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Interview - Ian Cleland

The academy sponsor chief says, `If the time isn't right, walk away'

The academy sponsor chief says, `If the time isn't right, walk away'

What is the best piece of advice you have been given?

"Always operate at the right time; if the time is not right turn around and walk away."

Who has been your biggest influence?

I have learnt so much from the teachers I have worked with and observed over my career. It is a privilege to work alongside teachers because you gain so much from them.

Which pupil are you most proud of?

I am proud of all the children I have worked with. I have worked in the West Midlands for my whole teaching career so I have had the pleasure of seeing many of them continue to grow. I still see them: one fitted my last kitchen, others you meet in the teaching profession. I feel proud of them all and that I have been able to play some small part in their development.

What is your career high so far?

My present job is my career high. As chief executive, I am able to drive forward what I believe in and recruit staff who share that vision.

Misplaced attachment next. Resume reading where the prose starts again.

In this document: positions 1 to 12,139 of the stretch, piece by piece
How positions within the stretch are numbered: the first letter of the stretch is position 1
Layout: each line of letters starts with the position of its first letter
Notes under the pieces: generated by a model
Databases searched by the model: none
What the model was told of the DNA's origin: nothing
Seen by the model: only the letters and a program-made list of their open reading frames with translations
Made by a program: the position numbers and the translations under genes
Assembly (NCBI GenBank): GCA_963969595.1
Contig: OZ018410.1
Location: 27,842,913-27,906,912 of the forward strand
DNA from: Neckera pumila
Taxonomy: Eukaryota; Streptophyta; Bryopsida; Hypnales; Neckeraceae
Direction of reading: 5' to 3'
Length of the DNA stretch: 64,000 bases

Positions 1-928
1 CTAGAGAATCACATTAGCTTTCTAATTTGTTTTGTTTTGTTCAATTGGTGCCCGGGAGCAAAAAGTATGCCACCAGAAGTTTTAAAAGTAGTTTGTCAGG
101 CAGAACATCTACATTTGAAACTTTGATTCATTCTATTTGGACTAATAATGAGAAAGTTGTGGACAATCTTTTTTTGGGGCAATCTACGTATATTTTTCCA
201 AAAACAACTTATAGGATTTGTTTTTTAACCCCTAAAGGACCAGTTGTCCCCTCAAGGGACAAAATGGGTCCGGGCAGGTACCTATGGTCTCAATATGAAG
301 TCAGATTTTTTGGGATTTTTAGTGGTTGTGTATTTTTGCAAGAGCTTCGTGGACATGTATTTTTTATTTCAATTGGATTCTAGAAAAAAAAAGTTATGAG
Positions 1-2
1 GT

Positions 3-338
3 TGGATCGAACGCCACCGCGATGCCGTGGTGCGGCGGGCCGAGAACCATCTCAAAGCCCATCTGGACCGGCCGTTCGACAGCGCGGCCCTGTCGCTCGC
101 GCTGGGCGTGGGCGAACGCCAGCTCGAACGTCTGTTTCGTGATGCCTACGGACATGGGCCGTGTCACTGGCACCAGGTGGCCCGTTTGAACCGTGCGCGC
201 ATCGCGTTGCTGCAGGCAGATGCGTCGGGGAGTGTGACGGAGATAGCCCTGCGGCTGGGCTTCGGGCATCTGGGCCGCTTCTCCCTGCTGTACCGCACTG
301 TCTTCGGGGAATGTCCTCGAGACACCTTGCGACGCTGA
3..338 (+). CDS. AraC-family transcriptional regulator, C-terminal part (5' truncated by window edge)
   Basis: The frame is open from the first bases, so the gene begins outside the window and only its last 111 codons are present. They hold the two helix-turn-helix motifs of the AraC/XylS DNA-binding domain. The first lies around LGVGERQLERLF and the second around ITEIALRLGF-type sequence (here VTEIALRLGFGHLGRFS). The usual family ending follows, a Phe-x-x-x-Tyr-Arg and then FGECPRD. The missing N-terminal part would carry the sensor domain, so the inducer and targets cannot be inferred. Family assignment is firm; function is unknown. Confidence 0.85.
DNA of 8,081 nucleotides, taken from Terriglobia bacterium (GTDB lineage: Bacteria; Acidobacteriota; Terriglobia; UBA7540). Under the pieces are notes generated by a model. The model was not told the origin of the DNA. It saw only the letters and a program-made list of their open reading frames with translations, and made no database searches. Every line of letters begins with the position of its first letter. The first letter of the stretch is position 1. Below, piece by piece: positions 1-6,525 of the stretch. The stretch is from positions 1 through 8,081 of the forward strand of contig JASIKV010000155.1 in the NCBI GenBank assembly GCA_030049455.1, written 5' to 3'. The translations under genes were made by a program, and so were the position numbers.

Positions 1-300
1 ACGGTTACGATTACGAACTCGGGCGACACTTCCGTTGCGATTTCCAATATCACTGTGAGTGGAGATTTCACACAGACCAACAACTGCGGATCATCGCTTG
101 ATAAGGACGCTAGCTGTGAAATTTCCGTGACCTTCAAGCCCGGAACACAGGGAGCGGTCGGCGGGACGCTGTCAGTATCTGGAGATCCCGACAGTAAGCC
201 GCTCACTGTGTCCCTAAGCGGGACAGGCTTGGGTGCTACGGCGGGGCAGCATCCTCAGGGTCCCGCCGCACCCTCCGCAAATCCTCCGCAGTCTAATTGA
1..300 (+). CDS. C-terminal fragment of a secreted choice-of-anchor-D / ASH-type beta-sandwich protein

What would you be if you hadn't become a teacher?

Something in banking - I believe that in order to be successful you have to take calculated risks.

What car do you drive?

I have driven Jags for quite a long time. I drive an awful lot of miles in my job, and you need a car which is comfortable and economical.

Where did you last go on holiday - and why?

It was a cruise with my wife to celebrate our joint birthdays; we toured the Adriatic and the Aegean from Venice. It allowed me to see some amazing parts of the world: Olympia, the Acropolis and Ephesus, which I had never visited before.

What was the last book you read?

A book by Bernard Cornwell called The Fort, about the war of independence in the United States.

What is the worst excuse you have ever heard?

It was from a headteacher whose school had just gone into special measures. When asked what had gone wrong his only explanation was: "I took my eye off the ball."

Ian Cleland spent his career working in secondary schools in the West Midlands before becoming chief executive of Ormiston Academies Trust, one of the largest academy sponsors in the UK.

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